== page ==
Lay Summary: Physical activity can provide health benefites to people with MS. Confidence to be active strongly predicts subsequent behaviour. Forty-eight percent of participants in our study reported being active enough for optimal health benefits (>150 minutes of moderate-to-vigorous physical activity per week). Both previous success/failure to be sufficiently active and personal explanations for it predicted participants' confidence that they could be sufficiently active in the future. Given the personal explanations may be changeable, they may provide another means of helping people with MS to try to increase their physical activity levels.

Title: Why do persons with multiple sclerosis enter long-term care?

Funding: UofS College of Medicine

Principal Investigator: Lilian Thorpe, Katherine Knox

Co-Investigators: Rochelle Jalbert, Hyun Lim, Darren Nickel, Walter Hader

Lay Summary: Cognitive impairment was one of the strongest predictors of future institutionalization amongst a group of Saskatoon residents with MS. Improved strategies are needed to allow more people to remain in their homes.

 

Ongoing

  • A Phase II, Multicentre, Randomised, Double-blind,Parallel Group, Placebo-controlled, Dose-finding Study to Evaluate the Safety and Efficacy of Three Different Oral Doses of MT-1303 Administered for a Period of 24 Weeks in Subjects With Relapsing-remitting Multiple Sclerosis. Site Principal Investigator: Carol Boyle. Sub-Investigators: Katherine Knox, Wendi Fitzpatrick, Chris Voll, Walter J. Hader, Peter Szkup, Tasha Ellchuk. Total $ not known until end of study. Mitsubishi Tanabe Pharma Corporation. 2013-2015.
  • A Multinational, Multicenter, Randomized, Double-blind, Parallel-group, Placebo-Controlled Study Followed by an Active Treatment Period, to Evaluate the Efficacy, Safety and Tolerability of Two Oral Doses of Laquinimod (0.6 mg/d or 1.2 mg/d) in Subjects With Relapsing Remitting Multiple Sclerosis (RRMS). Site Principal Investigator: Chris Voll. Sub-Investigators: Katherine Knox, Carol Boyle, Wendi Firzpatrick, Tasha Ellchuk, Walter J. Hader, Sheila Savedia-Cayabyab, Peter Szkup. Total $ not known until end of study. Teva Pharmaceuticals. 2013-2018.
  • An examination of exercise and cognitive training interventions on physical function and quality of life in multiple sclerosis. Principal Investigator: Larry Brawley (Katherine Knox Co-Investigator). $40,000; Cameco MS Neuroscience Research Centre. 2012-2014.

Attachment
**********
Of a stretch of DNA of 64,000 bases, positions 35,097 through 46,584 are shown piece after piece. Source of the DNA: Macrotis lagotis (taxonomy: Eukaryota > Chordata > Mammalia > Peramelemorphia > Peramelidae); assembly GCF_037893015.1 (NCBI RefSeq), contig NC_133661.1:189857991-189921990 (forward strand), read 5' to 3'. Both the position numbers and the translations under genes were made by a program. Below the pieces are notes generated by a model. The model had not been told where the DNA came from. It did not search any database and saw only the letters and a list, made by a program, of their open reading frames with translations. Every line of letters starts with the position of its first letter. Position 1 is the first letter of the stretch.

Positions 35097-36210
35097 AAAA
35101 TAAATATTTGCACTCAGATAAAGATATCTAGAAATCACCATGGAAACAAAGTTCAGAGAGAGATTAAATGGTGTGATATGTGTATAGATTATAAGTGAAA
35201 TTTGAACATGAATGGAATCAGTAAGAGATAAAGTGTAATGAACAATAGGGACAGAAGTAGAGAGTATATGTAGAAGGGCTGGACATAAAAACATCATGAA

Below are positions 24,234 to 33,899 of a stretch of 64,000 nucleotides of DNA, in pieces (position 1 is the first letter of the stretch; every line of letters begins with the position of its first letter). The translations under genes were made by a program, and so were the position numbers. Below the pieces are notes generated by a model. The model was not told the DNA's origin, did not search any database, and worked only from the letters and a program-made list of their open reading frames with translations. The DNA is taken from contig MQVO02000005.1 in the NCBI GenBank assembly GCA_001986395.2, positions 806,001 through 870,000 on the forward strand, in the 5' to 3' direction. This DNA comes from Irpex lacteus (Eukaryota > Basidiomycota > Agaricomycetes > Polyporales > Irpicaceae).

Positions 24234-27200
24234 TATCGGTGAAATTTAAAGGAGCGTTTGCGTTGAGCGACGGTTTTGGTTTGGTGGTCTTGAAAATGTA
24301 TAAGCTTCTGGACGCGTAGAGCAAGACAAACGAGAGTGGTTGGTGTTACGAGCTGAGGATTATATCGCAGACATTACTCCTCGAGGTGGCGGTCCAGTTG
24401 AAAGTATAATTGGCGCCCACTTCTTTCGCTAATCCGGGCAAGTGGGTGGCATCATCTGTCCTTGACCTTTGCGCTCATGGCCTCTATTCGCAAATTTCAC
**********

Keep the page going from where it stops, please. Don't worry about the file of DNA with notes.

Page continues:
• Comparison of localization techniques for botulinum injection: electrical vs. ultrasound. Principal Investigator: Milo Fink. $55,000; College of Medicine and UofS Provost new investigator grants. 2012-2014.

Completed

  • Health care services and needs in spinal cord injury after acute care. Principal Investigator: Gary Linassi. $156,450; Saskatchewan Health Research Foundation. 2012-2014.
  • Long-term health outcomes in MS. Co-investigators: Katherine Knox, Walter Hader, Lilian Thorpe. Unfunded. 2012-2013.
  • Investigation into venous abnormalities in MS.  Principal Investigators: Katherine Knox (SK) and Tony Traboulsee (BC). SK funding: $317,799; Saskatoon City Hospital Foundation. $34,000; MS Society of Canada. 2010-2013.
  • Exploration of the proposed association between multiple sclerosis (MS) and chronic cerebrospinal venous insufficiency (CCSVI) at the earliest onset of MS. Principal Investigator: Katherine Knox. $46,306; Saskatoon City Hospital Foundation. 2010-2013.
  • Epidemiology of anti-JCV antibody prevalence in multiple sclerosis patients: JEMS study. Site Principal Investigator: Christopher Voll (Katherine Knox Sub-investigator). $37,143; Biogen Idec. 2011-2012.
  • Rehabilitation environmental scan (EScan). Site Principal Investigator: Gary Linassi. $2,000; Rick Hansen Institute. 2011-2012
  • Access to care and timing (ACT) project – level 1 (rehabilitation). Site Principal Investigator: Gary Linassi. $400; Rick Hansen Institute. 2011.
  • Canadian Collaborative Project on Genetic Susceptibility to Multiple Sclerosis, Phase 5. Site Primary Investigator: Katherine Knox. Site allocation for year 2: $60,101; MS Society of Canada. 2007-2010.

Resources

Program Administration and Collaboration

Evaluation Forms

Other Resources

Contact

Saskatoon Rehabilitation Centre
Saskatoon City Hospital 
701 Queen St 
Saskatoon SK 
S7K 0M7

Reception Tel: 306-655-8175 
Fax: 306-655-8813

Wascana Rehabilitation Centre
2180 - 23rd Avenue
Regina SK
S4S 0A5

Appointment Coordinator Tel: 306-766-5521 
Outpatient Clinic Nurse Tel: 306-766-5514 
Admin Assistant Tel: 306-766-5402 
Fax: 306-766-7442